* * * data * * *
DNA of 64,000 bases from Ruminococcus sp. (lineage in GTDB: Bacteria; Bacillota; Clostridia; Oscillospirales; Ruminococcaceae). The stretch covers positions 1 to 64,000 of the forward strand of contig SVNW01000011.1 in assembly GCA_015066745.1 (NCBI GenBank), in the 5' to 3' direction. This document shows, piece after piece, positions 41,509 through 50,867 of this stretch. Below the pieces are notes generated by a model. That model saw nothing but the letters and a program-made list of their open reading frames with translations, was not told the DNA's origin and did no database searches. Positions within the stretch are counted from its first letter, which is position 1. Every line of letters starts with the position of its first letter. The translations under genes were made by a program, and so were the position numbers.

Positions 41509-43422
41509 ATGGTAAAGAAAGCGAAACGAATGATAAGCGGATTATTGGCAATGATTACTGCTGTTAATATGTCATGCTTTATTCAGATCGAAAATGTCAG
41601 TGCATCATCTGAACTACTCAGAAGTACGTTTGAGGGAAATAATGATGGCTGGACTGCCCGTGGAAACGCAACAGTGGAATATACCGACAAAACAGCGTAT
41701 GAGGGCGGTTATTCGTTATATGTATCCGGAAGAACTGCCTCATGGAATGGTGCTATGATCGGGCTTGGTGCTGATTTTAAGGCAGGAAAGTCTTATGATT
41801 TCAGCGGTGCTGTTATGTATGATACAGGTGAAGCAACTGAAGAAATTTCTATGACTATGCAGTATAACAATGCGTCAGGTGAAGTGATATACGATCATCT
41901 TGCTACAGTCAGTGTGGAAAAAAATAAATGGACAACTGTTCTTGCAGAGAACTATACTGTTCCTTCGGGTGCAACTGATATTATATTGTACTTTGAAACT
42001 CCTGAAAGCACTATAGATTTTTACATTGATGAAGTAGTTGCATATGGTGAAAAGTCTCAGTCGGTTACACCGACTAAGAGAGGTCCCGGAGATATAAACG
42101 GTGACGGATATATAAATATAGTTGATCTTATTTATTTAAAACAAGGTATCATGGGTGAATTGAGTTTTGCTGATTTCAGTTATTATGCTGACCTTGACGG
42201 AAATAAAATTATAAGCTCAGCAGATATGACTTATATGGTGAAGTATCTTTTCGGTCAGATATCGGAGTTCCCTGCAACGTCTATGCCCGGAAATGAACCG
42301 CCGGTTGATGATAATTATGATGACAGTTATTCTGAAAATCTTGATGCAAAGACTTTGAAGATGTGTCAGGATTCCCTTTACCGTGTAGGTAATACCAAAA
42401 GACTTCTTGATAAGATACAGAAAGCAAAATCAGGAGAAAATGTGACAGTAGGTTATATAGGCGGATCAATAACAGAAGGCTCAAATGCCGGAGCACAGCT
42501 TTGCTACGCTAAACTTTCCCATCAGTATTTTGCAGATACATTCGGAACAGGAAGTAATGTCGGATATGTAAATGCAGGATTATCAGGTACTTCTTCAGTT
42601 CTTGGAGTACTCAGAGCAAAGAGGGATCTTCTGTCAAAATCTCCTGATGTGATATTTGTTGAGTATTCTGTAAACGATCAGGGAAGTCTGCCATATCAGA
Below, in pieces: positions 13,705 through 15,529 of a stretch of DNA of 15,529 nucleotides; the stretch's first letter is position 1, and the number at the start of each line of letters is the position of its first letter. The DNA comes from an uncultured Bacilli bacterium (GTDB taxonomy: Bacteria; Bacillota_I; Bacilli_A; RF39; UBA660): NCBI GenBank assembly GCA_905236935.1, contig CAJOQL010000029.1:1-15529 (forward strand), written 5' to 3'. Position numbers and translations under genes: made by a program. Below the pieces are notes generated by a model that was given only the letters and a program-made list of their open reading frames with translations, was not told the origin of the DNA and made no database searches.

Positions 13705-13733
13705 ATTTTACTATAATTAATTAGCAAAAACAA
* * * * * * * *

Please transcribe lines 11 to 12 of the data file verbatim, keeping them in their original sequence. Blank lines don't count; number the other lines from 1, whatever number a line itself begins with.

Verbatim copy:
42301 CCGGTTGATGATAATTATGATGACAGTTATTCTGAAAATCTTGATGCAAAGACTTTGAAGATGTGTCAGGATTCCCTTTACCGTGTAGGTAATACCAAAA
42401 GACTTCTTGATAAGATACAGAAAGCAAAATCAGGAGAAAATGTGACAGTAGGTTATATAGGCGGATCAATAACAGAAGGCTCAAATGCCGGAGCACAGCT